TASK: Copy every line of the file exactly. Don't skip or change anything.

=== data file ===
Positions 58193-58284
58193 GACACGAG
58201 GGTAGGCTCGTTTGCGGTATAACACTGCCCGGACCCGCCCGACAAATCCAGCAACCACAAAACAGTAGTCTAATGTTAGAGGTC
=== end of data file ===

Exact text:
Positions 58193-58284
58193 GACACGAG
58201 GGTAGGCTCGTTTGCGGTATAACACTGCCCGGACCCGCCCGACAAATCCAGCAACCACAAAACAGTAGTCTAATGTTAGAGGTC